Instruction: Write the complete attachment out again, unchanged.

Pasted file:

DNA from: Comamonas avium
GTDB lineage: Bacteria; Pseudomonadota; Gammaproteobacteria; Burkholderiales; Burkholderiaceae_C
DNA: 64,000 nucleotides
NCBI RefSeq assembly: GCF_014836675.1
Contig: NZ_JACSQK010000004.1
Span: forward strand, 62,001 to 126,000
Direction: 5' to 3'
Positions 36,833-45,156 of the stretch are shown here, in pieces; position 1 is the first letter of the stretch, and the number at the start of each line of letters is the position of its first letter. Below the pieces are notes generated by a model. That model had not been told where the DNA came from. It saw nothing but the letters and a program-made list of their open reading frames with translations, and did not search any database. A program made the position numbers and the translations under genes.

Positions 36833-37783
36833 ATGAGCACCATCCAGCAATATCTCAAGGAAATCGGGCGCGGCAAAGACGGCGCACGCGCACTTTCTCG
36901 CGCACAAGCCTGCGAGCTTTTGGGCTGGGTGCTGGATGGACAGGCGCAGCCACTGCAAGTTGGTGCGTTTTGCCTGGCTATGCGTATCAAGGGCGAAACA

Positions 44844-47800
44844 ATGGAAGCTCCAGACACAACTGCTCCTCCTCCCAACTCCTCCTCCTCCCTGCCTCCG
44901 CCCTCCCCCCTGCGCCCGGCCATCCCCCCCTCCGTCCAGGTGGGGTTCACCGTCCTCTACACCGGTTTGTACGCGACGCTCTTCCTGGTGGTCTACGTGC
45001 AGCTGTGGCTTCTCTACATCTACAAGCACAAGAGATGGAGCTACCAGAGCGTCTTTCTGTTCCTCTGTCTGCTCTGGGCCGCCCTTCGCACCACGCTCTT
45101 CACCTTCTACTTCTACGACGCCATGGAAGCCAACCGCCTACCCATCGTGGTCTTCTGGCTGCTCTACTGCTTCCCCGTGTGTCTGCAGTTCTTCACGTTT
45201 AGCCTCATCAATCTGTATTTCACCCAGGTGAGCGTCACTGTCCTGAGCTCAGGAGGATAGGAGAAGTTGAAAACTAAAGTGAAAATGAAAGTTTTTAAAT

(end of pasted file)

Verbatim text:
DNA from: Comamonas avium
GTDB lineage: Bacteria; Pseudomonadota; Gammaproteobacteria; Burkholderiales; Burkholderiaceae_C
DNA: 64,000 nucleotides
NCBI RefSeq assembly: GCF_014836675.1
Contig: NZ_JACSQK010000004.1
Span: forward strand, 62,001 to 126,000
Direction: 5' to 3'
Positions 36,833-45,156 of the stretch are shown here, in pieces; position 1 is the first letter of the stretch, and the number at the start of each line of letters is the position of its first letter. Below the pieces are notes generated by a model. That model had not been told where the DNA came from. It saw nothing but the letters and a program-made list of their open reading frames with translations, and did not search any database. A program made the position numbers and the translations under genes.

Positions 36833-37783
36833 ATGAGCACCATCCAGCAATATCTCAAGGAAATCGGGCGCGGCAAAGACGGCGCACGCGCACTTTCTCG
36901 CGCACAAGCCTGCGAGCTTTTGGGCTGGGTGCTGGATGGACAGGCGCAGCCACTGCAAGTTGGTGCGTTTTGCCTGGCTATGCGTATCAAGGGCGAAACA

Positions 44844-47800
44844 ATGGAAGCTCCAGACACAACTGCTCCTCCTCCCAACTCCTCCTCCTCCCTGCCTCCG
44901 CCCTCCCCCCTGCGCCCGGCCATCCCCCCCTCCGTCCAGGTGGGGTTCACCGTCCTCTACACCGGTTTGTACGCGACGCTCTTCCTGGTGGTCTACGTGC
45001 AGCTGTGGCTTCTCTACATCTACAAGCACAAGAGATGGAGCTACCAGAGCGTCTTTCTGTTCCTCTGTCTGCTCTGGGCCGCCCTTCGCACCACGCTCTT
45101 CACCTTCTACTTCTACGACGCCATGGAAGCCAACCGCCTACCCATCGTGGTCTTCTGGCTGCTCTACTGCTTCCCCGTGTGTCTGCAGTTCTTCACGTTT
45201 AGCCTCATCAATCTGTATTTCACCCAGGTGAGCGTCACTGTCCTGAGCTCAGGAGGATAGGAGAAGTTGAAAACTAAAGTGAAAATGAAAGTTTTTAAAT